It’s good that the Kansas Bioscience Authority president and CEO sees “a marked improvement” in the agency’s relationship with Kansas legislators, but the KBA obviously has a ways to go to return to the original vision for the agency to foster expansion of the bioscience industry in Kansas without political interference.
For a few years after the KBA was established in 2004, it did a pretty good job of operating outside the political arena to promote business across the state. A share of state income taxes was designated for use by the KBA, which then was free to use that money as it saw fit.
Unfortunately, it didn’t take long for Kansas governors and other officials to try to tap into KBA funds and alter the makeup of the KBA board to achieve their own goals for the state. A period marked by the questionable leadership of President and CEO Tom Thornton also undermined the KBA’s progress and reputation.
The new KBA leader, Duane Cantrell, told his board last week that he would be giving top priority to meeting with legislative leaders and other groups to tell them about the changing culture at KBA. He emphasized a shift from an “entitlement” mentality to one that recognizes the need to earn state support. He also said the KBA would be focusing on investments that produce financial returns for the state rather than just doling out state money in the form of grants to developing businesses.
Those are positive changes that likely will be a matter of financial necessity if Gov. Sam Brownback’s funding recommendations for the KBA become part of the state budget. In his initial budget recommendation in January, Brownback slashed KBA funding from $35 million for the current year to $10 million next year to help balance the rest of his budget following large income tax cuts approved last year. He said it would be a one-year reduction, but that remains to be seen.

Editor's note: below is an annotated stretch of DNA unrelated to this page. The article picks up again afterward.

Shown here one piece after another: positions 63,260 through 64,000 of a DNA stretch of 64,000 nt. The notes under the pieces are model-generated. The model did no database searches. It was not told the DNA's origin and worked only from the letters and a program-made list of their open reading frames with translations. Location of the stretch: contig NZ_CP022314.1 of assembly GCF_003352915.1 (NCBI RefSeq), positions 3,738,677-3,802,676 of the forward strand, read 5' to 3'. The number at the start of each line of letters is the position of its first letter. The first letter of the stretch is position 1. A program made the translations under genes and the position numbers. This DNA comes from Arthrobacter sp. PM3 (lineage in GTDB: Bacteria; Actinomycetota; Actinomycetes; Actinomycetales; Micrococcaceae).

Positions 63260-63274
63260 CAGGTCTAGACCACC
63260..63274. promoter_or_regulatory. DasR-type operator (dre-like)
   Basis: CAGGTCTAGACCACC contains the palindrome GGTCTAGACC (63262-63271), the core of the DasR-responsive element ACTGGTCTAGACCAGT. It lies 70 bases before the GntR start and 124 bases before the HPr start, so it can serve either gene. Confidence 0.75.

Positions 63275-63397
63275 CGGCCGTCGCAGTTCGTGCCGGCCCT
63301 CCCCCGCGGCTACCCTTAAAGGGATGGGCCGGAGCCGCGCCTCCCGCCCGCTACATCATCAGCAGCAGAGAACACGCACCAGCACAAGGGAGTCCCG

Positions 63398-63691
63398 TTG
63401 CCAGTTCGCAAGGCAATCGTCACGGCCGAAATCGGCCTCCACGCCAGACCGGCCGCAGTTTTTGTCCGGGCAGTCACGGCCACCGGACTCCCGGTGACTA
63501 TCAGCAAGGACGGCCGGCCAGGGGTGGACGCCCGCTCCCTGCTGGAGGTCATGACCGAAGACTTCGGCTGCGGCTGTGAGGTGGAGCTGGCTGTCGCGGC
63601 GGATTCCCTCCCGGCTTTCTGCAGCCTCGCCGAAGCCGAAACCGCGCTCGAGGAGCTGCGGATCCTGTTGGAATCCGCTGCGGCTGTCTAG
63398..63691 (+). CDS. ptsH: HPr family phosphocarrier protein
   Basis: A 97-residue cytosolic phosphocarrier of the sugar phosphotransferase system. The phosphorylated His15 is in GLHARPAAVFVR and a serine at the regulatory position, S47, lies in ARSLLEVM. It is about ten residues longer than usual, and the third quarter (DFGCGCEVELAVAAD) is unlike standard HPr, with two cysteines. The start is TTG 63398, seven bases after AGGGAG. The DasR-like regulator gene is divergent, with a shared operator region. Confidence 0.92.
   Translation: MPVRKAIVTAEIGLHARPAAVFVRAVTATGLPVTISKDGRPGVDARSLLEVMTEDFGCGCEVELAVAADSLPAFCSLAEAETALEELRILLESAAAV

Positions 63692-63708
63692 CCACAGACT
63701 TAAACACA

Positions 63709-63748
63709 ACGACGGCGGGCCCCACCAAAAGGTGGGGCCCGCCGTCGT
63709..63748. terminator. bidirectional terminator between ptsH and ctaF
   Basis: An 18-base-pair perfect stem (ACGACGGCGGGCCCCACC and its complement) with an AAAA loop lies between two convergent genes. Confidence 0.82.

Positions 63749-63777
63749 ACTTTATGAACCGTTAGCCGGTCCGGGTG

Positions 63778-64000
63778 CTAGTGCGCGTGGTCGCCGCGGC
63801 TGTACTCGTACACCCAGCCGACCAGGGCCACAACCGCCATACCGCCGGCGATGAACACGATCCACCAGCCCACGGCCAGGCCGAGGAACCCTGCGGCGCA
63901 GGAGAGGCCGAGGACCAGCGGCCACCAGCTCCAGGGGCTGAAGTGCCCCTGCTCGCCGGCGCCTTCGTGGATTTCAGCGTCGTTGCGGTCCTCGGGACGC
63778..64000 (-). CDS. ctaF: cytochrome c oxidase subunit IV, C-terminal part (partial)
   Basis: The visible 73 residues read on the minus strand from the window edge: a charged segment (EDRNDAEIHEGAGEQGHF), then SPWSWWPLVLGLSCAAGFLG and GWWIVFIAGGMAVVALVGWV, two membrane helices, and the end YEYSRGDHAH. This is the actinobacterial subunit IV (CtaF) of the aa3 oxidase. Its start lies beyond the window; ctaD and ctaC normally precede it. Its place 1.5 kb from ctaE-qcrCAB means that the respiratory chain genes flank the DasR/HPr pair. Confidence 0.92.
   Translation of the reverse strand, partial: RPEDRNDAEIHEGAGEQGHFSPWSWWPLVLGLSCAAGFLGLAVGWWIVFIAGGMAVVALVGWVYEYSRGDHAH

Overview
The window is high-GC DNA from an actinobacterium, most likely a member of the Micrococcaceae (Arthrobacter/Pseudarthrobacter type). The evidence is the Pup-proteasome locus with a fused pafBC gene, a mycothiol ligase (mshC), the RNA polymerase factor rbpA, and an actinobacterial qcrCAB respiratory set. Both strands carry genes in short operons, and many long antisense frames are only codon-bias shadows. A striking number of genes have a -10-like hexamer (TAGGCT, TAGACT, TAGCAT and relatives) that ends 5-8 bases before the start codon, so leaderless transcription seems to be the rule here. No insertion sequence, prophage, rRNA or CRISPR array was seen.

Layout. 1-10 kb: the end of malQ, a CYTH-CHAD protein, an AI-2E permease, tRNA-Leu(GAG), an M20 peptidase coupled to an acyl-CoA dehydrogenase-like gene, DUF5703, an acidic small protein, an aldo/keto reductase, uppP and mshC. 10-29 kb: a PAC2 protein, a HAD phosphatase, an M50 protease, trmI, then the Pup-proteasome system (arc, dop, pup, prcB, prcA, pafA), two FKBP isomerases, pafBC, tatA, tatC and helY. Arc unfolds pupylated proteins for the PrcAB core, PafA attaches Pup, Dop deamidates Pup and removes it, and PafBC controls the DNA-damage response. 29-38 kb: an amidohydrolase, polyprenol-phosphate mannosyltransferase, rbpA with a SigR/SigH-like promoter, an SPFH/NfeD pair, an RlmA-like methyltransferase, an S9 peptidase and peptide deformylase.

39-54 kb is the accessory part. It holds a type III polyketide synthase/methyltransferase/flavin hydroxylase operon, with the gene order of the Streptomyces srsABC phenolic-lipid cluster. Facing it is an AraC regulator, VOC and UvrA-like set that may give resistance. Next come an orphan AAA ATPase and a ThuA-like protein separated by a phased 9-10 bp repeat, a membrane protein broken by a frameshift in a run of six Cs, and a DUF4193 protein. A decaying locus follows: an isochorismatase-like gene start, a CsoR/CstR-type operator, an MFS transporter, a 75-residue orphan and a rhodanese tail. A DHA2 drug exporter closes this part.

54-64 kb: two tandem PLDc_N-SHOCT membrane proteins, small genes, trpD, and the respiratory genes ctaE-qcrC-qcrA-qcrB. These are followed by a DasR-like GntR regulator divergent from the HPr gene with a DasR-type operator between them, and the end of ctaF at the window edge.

On Monday, Brownback announced he would recommend trimming another $1.15 million this year from the KBA budget and about $750,000 in subsequent years to fund the establishment and operation of the new Midwest Stem Cell Therapy Center at Kansas University Medical Center. The center, which is tied to an anti-abortion agenda, was created by legislation this year, but has no funding. Rather than depending on the KBA board to recommend funding for the center, Brownback has chosen simply to subtract that money from the KBA budget and direct it to his own political goal.
If the governor’s recommendations are accepted, KBA will receive less than $9 million next year, about 26 percent of its current funding. With or without a culture change, that kind of budget reduction will seriously hamper the agency’s ability to pursue its mission.
As noted above, the legislation that created the KBA envisioned an agency that could work outside the political arena to promote bioscience development in Kansas. It’s unfortunate to see that vision slipping away.